Orthotics are devices placed in a shoe and are designed to help people with foot problems. Many people with foot problems can benefit from orthotics, such as those who have plantar fasciitis, shin splints, a leg length issue, a diabetic foot ulcer, or flat feet. People with arthritis can also experience pain relief by wearing orthotics that cushion and support any area of the foot, whether it is the heel, arch, or another region.
When the proper orthotics are used, they can sometimes help relieve pain not only in the foot itself but in other parts of the body, such as the ankle, leg, knee, and back. This is because when the foot is positioned abnormally—like when a person has flat feet—it can move other structures of the body out of alignment.
Insoles (nonprescription orthotics, sometimes referred to as orthotic insoles, shoe insoles, or inserts) can be purchased over the counter at drugstores and other locations. These off-the-shelf orthotics are sometimes used by people who don’t have a medical issue—or don't know they have one—because they haven’t been properly diagnosed. People who purchase these insoles are typically looking for greater comfort, such as extra heel cushioning or arch support, or added cushioning across the insole of the shoe so it is warmer.
There are also specialists known as certified pedorthists who have special training in finding the best footwear and orthotics for people. Pedorthists may work in specialized shoe stores, and while they can offer expert advice, they do not have medical training in foot issues.
In contrast, a podiatrist or foot doctor is a specialty-trained physician. This medical expert has undergone extensive training in diagnosing and treating foot conditions, such as plantar fasciitis, bunions, Morton’s neuroma, and other foot issues. Whether a patient with a foot problem requires a custom-molded orthotic to correct an arch support issue, a prescription medication, a nonsurgical procedure, or surgery, a podiatrist is qualified to offer this full range of treatment options.
So, while over-the-counter insoles are widely available, it’s important to recognize that they only offer limited foot support since they are mass-produced rather than custom-designed to address an individual’s specific foot issue. These types of shoe orthotics should never be worn to mask an underlying problem, and you should see a doctor for a diagnosis if you are experiencing foot pain.
Orthotics for Specific Conditions
Here are examples of common foot conditions for which the American Academy of Orthopaedic Surgeons (AAOS) recommends using orthotics:
- Bunions: This is a foot condition where a bony bump develops on the base of the big toe. If you have one, your foot doctor may recommend an orthotic called a bunion shield pad, along with stretchy, seamless shoes with a wide toe box.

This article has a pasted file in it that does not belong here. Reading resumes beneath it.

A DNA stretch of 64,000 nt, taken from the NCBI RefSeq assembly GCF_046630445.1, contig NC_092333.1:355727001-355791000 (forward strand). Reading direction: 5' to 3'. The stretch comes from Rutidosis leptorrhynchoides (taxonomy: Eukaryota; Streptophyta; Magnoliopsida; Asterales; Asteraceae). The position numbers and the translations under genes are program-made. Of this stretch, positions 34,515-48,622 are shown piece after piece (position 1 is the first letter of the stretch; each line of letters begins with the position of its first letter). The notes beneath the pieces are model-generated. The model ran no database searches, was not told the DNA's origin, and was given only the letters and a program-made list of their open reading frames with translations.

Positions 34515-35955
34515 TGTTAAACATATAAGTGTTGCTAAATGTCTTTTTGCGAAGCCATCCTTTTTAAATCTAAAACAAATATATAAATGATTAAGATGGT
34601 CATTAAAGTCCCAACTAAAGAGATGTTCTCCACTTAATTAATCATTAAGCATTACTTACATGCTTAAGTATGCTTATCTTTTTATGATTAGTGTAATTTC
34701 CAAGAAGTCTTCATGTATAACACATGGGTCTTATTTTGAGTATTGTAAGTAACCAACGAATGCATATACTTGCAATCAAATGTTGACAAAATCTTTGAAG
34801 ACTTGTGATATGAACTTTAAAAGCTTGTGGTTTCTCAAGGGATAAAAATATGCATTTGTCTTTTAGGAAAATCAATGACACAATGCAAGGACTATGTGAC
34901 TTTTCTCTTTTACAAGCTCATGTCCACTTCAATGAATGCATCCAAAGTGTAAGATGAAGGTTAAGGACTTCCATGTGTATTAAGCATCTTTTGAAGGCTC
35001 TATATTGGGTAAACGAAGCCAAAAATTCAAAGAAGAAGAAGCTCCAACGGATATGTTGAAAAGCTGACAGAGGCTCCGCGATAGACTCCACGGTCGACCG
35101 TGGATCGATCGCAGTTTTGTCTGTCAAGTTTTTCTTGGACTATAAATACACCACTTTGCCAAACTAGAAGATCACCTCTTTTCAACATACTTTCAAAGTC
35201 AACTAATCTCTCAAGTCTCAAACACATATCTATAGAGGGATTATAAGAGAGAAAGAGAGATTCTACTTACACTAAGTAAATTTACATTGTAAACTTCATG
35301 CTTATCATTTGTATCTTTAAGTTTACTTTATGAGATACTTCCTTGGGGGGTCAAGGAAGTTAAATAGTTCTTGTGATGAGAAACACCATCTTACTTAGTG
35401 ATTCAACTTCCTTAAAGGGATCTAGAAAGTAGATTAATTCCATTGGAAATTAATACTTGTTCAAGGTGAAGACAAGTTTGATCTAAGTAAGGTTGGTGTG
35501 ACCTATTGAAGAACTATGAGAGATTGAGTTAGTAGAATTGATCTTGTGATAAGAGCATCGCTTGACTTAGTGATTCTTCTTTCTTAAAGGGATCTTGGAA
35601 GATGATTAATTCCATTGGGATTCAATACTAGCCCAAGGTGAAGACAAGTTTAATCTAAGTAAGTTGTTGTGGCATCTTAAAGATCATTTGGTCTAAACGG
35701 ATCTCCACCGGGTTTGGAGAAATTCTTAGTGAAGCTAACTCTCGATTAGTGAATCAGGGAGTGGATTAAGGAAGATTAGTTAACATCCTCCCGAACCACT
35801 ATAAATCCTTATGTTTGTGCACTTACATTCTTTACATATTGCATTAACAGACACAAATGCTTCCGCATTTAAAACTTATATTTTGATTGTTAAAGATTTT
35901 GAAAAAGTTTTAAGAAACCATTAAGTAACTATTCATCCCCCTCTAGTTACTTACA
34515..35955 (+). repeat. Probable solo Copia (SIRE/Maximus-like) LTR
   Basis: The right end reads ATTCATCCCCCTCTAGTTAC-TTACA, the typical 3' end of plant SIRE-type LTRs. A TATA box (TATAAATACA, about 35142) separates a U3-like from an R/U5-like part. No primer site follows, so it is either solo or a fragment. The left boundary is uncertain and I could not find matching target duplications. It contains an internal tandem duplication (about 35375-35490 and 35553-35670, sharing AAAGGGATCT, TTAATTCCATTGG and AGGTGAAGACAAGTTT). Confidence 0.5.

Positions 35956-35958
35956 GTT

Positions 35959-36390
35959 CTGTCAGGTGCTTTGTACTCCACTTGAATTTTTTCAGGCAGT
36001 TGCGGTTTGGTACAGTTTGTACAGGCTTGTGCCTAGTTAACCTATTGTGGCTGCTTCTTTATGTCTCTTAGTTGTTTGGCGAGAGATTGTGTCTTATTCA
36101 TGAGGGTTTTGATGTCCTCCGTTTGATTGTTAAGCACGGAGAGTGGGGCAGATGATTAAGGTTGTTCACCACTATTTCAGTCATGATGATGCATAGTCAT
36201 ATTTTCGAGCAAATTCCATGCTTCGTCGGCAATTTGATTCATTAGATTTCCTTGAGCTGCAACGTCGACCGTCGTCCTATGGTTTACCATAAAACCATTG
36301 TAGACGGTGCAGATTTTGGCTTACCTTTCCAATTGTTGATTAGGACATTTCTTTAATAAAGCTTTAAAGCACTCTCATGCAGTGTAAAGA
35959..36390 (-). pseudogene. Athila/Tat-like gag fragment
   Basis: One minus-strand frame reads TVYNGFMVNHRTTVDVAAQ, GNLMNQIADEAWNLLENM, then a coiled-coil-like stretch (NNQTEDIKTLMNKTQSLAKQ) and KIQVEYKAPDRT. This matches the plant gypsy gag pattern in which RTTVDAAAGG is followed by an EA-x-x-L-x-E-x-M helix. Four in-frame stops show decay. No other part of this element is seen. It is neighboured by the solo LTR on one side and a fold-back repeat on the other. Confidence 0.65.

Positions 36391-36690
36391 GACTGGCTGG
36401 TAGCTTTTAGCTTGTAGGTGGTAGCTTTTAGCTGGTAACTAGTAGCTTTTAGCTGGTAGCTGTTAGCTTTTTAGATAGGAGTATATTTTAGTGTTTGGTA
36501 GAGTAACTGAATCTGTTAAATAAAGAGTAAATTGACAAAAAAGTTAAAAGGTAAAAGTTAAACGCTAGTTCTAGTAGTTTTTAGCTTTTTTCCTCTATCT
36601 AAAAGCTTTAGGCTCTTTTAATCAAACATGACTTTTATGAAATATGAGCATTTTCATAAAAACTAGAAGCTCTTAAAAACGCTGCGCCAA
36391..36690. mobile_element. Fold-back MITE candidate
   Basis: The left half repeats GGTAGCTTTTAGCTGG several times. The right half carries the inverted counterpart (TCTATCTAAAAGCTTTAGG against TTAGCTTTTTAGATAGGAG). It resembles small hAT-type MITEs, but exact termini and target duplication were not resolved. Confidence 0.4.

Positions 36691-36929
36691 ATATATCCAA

- Corns and Calluses: If these areas of thickened skin are on or between the toes, a toe separator may offer pain relief.
- Flat Feet (in Adults): Flatfoot is a condition where a person has no foot arch. If a patient is pain-free, no orthotic device is recommended. However, if there is pain, the AAOS recommends a semirigid insert, long arch pad, inner heel wedge, or extended heel counter.
- High Arch (Cavus Foot): Cavus foot is a foot deformity where the arch is unusually high. To help distribute pressure evenly and reduce pain, soft orthotic cushions are recommended.
- Morton’s Neuroma: This is a nerve tissue condition that causes pain in the ball of the foot, specifically between the third and fourth toes. In addition to recommending shoes with a wide toe box, the AAOS recommends using a metatarsal pad, positioning it over the neuroma.
- Plantar Fasciitis: This is a common injury caused by overuse that commonly involves heel pain. Your doctor may recommend a type of heel insert to relieve the pain.
Keeping You in Motion at Lakeshore Bone & Joint Institute
Our specialty-trained podiatrists, Paul J. Gruszka, M.D., and Scott P. Fielder, M.D., and our specialty-trained podiatrists, Marc S. Bruell, D.P.M., Rachel L. Stern, D.P.M., Brian T. Damitz, D.P.M., Ronald E. Izynski, D.P.M., and Aaron K. Ruter, D.P.M., can diagnose and treat your foot issue. Our foot specialists also provide any follow-up care you may need. While it may be possible to use nonsurgical treatments for your condition, if surgery is required, our doctors can expertly perform the appropriate procedure.
To schedule an appointment with one of our experienced podiatrists, please call (219) 921-1444 or request an appointment online.